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PreSonus PX-1

Cardioid Capacitor Microphone By Paul White
Published October 2020

PreSonus PX-1

We put PreSonus' entry-level studio mic to the test.

PreSonus manufacture a wide range of products to meet the needs of the home studio owner, from interfaces, control surfaces and mixers to studio monitors. It makes sense then that they should offer microphones to complete the chain. Their PX‑1 is very conventional, insomuch as it is a cardioid-pattern mic based around a one-inch (25mm) gold-sputtered capsule, with a 6-micron-thick, centre-terminated mylar diaphragm feeding into FET electronics, but it is attractively priced and has a respectable technical specification. Its appearance is also quite typical of this style of mic, with its slightly tapered body, matt silver finish and side-address basket/capsule.

As with most microphones in this price range, the PX‑1 is manufactured in China and its internal style of construction has become a familiar sight to those of us who review a lot of microphones. In this instance all the components are mounted on a tidily assembled single circuit board supported on two metal rails, and the output is balanced via a transformer. A threaded base holds the body sleeve in place and a PreSonus logo denotes the 'hot' side of the mic. As expected a 48 Volt phantom power supply is required.

Perhaps of most interest is the frequency response curve, which is pretty flat up to around 5kHz, above which are two very modest presence bumps — one of around +3dB centred at 7kHz and another reaching around +4dB at 10kHz. These are high enough to add some useful airiness to the sound but without introducing coloration in the upper midrange in the way that a lower-frequency presence peak can. Overall frequency response is given as 20Hz to 18kHz, and it is only a few dB down at 20kHz so the PX‑1 can be considered as a full-range microphone. There are no pads or filters, and the included mount is a simple solid one to help keep the cost down. A zip-up vinyl carry case is included.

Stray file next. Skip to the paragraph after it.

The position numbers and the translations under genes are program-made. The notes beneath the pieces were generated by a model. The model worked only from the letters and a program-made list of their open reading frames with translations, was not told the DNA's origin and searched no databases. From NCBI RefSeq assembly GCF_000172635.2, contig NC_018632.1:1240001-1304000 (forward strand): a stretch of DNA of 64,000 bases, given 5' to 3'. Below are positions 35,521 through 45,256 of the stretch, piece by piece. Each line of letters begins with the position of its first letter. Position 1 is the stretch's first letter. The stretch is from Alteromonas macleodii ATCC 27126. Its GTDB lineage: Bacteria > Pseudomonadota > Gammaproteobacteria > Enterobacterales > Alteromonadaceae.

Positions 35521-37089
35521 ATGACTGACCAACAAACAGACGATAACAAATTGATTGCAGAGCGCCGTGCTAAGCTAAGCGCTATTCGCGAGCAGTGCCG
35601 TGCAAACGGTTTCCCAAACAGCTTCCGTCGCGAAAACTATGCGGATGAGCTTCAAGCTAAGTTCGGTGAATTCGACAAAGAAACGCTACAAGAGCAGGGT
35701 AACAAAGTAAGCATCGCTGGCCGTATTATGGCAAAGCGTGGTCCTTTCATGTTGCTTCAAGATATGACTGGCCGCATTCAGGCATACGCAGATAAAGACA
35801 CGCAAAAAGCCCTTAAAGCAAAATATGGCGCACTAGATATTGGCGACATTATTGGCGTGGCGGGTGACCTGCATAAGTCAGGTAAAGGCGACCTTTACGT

The PX‑1 can operate at SPLs of up to 135dB before significant distortion sets in, and it has a sensitivity of 25mV/Pa, which is typical for this style of microphone. While its 18dB SPL A-weighted noise figure isn't the lowest for a mic of this type, it is certainly low enough not to be an issue for any of its intended studio applications, which include vocals and general instrument use.

Those high presence peaks add a subtle sense of air without aggravating harshness...

Sonically this mic gives a good account of itself on vocals, balancing weight with detail, though every voice is different so it's always good to try as many mics as possible before deciding which one is best for a specific vocalist. Those high presence peaks add a subtle sense of air without aggravating harshness, which also suits acoustic guitar, on which the mic delivers a natural-sounding result with open highs. Of course finding the sweet spot that works best for the mic, the instrument and the recording space is always a big part of the equation, whatever mic you use. I also tried the mic on an electric guitar amplifier and came away very pleasantly surprised. Often capacitor mics can come across as too bright and lacking in body, but the PX‑1, placed a little off axis and about 400mm from the speaker, gave me a sound very close to how I heard the amplifier in the room.

While it is hard to find anything unusual to say about the PX‑1, it turned out to be a very capable all-rounder with extra bonus points for its performance on electric guitar amplifiers.


While this mic offers very straightforward facilities, it performs well for its price range and is suitable for a variety of sound sources and voice types.


€129.95 including VAT.